The critical question when setting great goals


The critical question when setting great goals


The easiest thing in the world to do is to set a lousy goal.  You’ve probably done it before, and if you manage people you’ve almost definitely seen it happen.

What makes for a lousy goal?  Ambiguity and generalities.  See if any of these “goals” sound familiar:

  • Increase sales
  • Reduce returns
  • Improve on-time production

The potential list goes on and on and on.  And the common theme is that it’s impossible to tell just by looking at the goal exactly what you’re going to get when the goal is due.  If you’re managing a sales team Is the “increased sales” goal met if sales go up by $0.01?  That’s an increase, but chances are you were looking for something more substantial.  When there’s a misalignment over what success actually looks like then there’s a much higher probability that someone is going to be disappointed.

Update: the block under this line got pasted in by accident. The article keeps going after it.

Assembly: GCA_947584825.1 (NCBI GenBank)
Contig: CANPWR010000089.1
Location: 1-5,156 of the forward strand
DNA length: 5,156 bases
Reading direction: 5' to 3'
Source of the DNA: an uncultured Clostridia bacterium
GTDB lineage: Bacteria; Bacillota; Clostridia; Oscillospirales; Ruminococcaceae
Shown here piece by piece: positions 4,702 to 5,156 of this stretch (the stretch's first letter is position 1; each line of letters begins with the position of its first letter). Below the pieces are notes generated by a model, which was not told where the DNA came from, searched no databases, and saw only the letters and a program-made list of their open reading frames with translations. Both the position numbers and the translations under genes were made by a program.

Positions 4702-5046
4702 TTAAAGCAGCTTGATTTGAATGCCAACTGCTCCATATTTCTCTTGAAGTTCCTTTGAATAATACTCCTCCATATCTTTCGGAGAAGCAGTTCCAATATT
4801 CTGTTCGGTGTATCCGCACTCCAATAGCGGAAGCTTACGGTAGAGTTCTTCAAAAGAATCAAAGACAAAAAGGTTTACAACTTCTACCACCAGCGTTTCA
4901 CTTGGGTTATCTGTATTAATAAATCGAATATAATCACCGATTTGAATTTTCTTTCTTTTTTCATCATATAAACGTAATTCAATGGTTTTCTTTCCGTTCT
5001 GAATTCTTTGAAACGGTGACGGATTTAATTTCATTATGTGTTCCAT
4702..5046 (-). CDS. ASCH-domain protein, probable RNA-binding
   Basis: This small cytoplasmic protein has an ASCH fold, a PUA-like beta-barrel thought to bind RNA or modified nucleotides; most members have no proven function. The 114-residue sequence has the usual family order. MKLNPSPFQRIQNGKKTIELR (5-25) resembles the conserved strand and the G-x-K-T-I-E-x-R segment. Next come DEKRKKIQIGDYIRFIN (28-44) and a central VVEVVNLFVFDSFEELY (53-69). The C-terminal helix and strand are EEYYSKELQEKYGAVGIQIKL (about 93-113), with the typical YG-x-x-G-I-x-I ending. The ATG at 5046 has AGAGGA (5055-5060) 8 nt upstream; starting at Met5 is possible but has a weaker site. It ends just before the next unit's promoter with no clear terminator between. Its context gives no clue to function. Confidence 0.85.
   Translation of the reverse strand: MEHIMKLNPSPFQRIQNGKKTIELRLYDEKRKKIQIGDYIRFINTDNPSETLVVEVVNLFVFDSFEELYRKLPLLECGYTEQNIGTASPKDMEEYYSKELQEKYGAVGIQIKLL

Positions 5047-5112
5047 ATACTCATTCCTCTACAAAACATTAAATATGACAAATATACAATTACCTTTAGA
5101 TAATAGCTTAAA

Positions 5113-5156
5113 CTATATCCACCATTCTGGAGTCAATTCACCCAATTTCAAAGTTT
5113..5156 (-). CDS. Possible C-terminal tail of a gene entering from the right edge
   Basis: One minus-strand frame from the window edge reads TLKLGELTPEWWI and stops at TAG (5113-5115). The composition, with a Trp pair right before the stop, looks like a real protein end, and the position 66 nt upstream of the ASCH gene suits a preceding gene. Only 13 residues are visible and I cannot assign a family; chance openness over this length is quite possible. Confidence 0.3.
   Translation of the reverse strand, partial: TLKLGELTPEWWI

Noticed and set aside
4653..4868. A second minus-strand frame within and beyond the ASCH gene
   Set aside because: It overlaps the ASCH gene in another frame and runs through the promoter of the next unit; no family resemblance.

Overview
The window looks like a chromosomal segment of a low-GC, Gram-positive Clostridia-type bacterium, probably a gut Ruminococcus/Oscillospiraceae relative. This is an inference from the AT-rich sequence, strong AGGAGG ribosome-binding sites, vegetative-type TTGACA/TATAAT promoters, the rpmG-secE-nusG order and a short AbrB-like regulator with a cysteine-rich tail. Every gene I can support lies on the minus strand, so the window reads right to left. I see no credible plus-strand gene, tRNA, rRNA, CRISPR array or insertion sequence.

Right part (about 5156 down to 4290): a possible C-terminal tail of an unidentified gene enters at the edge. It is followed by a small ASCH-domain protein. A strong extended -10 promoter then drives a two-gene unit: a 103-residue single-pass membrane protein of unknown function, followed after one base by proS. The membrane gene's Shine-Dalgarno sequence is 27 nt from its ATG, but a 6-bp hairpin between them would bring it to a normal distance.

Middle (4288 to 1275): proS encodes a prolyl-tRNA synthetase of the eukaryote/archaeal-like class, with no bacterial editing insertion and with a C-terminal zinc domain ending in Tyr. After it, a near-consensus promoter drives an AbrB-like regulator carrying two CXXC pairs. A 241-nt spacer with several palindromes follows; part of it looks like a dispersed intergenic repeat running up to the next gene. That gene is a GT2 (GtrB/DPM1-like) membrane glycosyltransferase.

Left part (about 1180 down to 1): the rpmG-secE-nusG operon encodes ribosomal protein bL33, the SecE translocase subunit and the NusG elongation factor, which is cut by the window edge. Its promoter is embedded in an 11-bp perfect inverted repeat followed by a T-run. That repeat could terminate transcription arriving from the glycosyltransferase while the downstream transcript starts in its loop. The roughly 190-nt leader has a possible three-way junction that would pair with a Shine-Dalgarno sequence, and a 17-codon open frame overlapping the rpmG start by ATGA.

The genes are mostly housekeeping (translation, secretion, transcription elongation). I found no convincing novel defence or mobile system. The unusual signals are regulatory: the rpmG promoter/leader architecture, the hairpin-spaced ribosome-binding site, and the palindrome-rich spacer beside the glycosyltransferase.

The best boss I ever worked for used to ask a simple question when we were setting goals…he’d ask (often multiple times) “what does success look like?”.  And when you think about it, that’s the essence of any great goal – clarity and alignment about what everyone can expect to see when the goal has been “met”.  The only way that clarity occurs is if people are crystal clear about specifically what must happen for the goal to be “done”.  When everyone is on exactly the same page about what to expect you eliminate the possibility of a misunderstanding..

Let’s go back to our example of “increase sales”.  If you asked the question “what does success look like?” you might first get an answer like “our revenues are higher by the end of the quarter.”  The questions then become “how much higher”, and “from which product lines” and anything else you need to know so there is absolutely no misunderstanding about what you expect to see at the end of the period.

When you’re setting goals, flash forward to the deadline.  Try to envision as specifically as you possibly can what you expect to see if the goal is accomplished.  That vision is what success actually looks like.  When you and your teams set your goals this way, you’ll have fewer bad surprises and more celebrations.

Jeff Whittle

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